‘Real war is interstate war between nation-states, fought between regular armed forces and all other conflicts are relegated to derivative categories known as Small Wars’ (Barkawi, p.1). Wars fought for imperial conquest fall into the category of Small War.
Liberalism has a self-understanding that it is a force for good. This is completely contradicted by liberal foreign policy and how these states conduct themselves when fighting Small War’s both historically and contemporarily.
At the beginning of the eighteenth century, the height of imperial conquest, ‘statesmen began to consider legal provisions that could make warfare more humane’ (Ringer, p.265). ‘New laws of war were developed within a very narrow cultural and historical context’ (Ringer, p.267) The new rules were set up by European, Christian, and ‘‘civilized,’’ states (Ringer, p.267).
This narrow perspective fails to dictate how European states should conduct themselves when fighting non-European, the non-Christian, and the ‘‘uncivilized” (Ringer, p.268). As part of their foreign policy European states adopted harsher methods, violating their own international law, when waging war in the colonies. Small War thereby exposes the hypocrisy of liberal states because they fail to act in accordance to their own institutions, laws and values.
Liberals universalise their values and beliefs however Small War further exposes the eurocentrism that is integral to the liberal ideology. ‘Universal’ only applies to European states so when the theatre of war is outside of Europe with non-European actors, liberal states deem it acceptable and encourage their soldiers to act illiberally.
Therefore, the foreign policy of liberal states can violate their own values, institutions and international law when fighting a non – European/liberal/Christian state. This behaviour continues to manifest itself in contemporary times through the invasion of Iraq in 2003.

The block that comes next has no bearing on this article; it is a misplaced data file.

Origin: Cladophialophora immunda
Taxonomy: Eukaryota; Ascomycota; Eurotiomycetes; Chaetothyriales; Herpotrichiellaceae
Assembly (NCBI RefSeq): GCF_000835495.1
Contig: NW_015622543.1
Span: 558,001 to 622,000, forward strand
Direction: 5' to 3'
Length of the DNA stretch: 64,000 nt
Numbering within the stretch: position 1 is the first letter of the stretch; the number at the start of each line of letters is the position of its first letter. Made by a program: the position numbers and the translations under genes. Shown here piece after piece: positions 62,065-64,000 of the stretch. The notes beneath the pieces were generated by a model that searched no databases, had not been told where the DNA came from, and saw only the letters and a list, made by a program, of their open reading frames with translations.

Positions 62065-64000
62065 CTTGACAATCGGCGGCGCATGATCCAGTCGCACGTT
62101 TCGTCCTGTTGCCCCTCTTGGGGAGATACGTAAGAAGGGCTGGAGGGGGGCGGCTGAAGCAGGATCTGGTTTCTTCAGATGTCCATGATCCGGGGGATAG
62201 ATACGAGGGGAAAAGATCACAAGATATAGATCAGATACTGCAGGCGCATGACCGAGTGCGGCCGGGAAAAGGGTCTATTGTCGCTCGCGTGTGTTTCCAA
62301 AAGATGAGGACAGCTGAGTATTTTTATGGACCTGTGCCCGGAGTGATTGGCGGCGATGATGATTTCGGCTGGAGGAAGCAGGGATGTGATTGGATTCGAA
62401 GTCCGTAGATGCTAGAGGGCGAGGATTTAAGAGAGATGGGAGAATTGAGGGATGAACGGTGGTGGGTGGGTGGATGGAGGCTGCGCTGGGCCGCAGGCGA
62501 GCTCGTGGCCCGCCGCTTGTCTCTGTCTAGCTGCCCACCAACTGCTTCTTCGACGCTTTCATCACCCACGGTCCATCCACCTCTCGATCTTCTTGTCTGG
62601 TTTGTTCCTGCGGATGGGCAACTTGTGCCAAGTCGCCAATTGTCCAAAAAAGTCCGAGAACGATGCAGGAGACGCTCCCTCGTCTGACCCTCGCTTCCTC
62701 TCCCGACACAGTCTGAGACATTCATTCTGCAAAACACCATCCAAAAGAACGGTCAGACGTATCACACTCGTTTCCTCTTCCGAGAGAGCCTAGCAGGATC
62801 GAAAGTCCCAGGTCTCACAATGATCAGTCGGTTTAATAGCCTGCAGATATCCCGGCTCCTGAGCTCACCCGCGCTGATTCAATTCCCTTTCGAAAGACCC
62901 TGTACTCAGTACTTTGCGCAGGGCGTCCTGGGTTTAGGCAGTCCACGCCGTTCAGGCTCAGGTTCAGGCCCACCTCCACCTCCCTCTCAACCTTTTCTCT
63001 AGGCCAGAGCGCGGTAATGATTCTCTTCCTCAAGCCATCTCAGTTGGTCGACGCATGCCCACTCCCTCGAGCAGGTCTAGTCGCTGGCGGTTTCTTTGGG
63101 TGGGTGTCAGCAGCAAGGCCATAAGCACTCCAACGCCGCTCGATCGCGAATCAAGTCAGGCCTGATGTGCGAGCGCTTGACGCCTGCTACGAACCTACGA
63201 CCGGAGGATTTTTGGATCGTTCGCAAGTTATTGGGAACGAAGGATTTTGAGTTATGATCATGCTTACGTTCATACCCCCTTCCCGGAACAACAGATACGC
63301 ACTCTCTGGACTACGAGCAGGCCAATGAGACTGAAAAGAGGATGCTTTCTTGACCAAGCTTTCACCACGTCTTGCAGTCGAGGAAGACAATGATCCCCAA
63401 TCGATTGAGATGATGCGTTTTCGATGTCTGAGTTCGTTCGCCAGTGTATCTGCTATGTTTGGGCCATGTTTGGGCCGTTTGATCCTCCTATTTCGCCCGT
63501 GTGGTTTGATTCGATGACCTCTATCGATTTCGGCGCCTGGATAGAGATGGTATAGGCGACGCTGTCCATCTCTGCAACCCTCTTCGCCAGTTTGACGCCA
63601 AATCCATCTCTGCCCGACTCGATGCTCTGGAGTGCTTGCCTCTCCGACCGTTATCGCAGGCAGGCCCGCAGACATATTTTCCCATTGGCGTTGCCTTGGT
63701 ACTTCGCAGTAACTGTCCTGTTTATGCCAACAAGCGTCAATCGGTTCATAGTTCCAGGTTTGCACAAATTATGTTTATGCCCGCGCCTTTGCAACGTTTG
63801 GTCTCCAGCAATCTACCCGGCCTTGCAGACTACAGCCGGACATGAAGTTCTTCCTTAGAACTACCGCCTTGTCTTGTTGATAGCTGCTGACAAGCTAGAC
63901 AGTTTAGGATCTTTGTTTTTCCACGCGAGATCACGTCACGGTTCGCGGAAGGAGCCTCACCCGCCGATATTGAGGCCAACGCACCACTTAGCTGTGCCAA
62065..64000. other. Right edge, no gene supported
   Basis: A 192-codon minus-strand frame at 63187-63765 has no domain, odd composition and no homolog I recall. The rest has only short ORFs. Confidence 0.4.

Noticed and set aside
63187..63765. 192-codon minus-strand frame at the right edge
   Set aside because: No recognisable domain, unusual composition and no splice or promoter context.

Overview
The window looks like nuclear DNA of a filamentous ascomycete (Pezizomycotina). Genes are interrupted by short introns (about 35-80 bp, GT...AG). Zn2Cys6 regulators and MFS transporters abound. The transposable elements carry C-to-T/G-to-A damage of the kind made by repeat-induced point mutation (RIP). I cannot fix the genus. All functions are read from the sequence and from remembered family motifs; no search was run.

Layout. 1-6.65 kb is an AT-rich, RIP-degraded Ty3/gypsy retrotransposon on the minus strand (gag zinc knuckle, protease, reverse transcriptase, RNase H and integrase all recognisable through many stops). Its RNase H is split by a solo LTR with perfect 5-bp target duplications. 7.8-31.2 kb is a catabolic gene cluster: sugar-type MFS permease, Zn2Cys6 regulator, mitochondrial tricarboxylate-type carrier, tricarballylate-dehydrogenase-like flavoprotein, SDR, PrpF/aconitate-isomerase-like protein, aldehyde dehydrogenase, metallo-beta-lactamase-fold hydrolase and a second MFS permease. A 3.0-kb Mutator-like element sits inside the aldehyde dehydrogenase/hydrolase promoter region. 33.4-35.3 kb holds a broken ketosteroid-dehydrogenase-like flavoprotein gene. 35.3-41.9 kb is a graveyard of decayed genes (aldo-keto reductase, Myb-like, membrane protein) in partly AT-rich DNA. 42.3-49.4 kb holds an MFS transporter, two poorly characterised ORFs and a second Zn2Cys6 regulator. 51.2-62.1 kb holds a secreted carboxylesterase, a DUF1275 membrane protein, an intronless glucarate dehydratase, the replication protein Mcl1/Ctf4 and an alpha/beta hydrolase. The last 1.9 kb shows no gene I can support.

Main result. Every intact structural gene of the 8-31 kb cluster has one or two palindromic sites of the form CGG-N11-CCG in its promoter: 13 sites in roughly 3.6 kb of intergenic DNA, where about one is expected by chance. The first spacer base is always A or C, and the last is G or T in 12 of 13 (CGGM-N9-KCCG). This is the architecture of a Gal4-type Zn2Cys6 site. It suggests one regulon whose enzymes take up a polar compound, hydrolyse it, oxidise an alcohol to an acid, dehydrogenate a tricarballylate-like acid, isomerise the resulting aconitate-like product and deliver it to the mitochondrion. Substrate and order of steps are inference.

The Iraq war is the ‘largest, longest, and most costly military action by America since Vietnam’. Liberalism justifies the invasion of Iraq because it considers differences between democracies and non-democracies to be a fundamental cause of war (Lieberfeld, p.1).
Non-liberal states are a constant security threat because they do not subscribe to the same values as liberal states. Therefore, the spread of democracy guarantees security and lasting peace in the Kantian/Wilsonian paradigm (Lieberfeld, p.6).
These sentiments are demonstrated in Blair’s speech when he says the ‘Muslim world should move towards democratic stability, liberty and human rights’ with the help of Western states (Blair, 2003). Once Iraq had been turned into a liberal democracy they hoped that it would spread across the Middle East creating lasting peace.
However liberal theory and liberal practices once again do not correlate. In reality, the US led coalition took unilateral action in the invasion bypassing the UN who declared the war illegal and not in accordance to the charter. Liberal states continue to bypass their own international institutions when it stands in opposition to national interests.
Another drawback of liberalism is that policy makers use liberal rhetoric to mask realist motivations. The language used by Blair and Bush reiterated liberal theory and liberal thinking.
However, when that language is unpackaged and motivations are uncovered, it can strongly be argued that realism provides a more useful analysis of state behaviour. Realism emphasises that states are power maximisers by nature which is enhanced by a self-help system in the realm of Anarchy.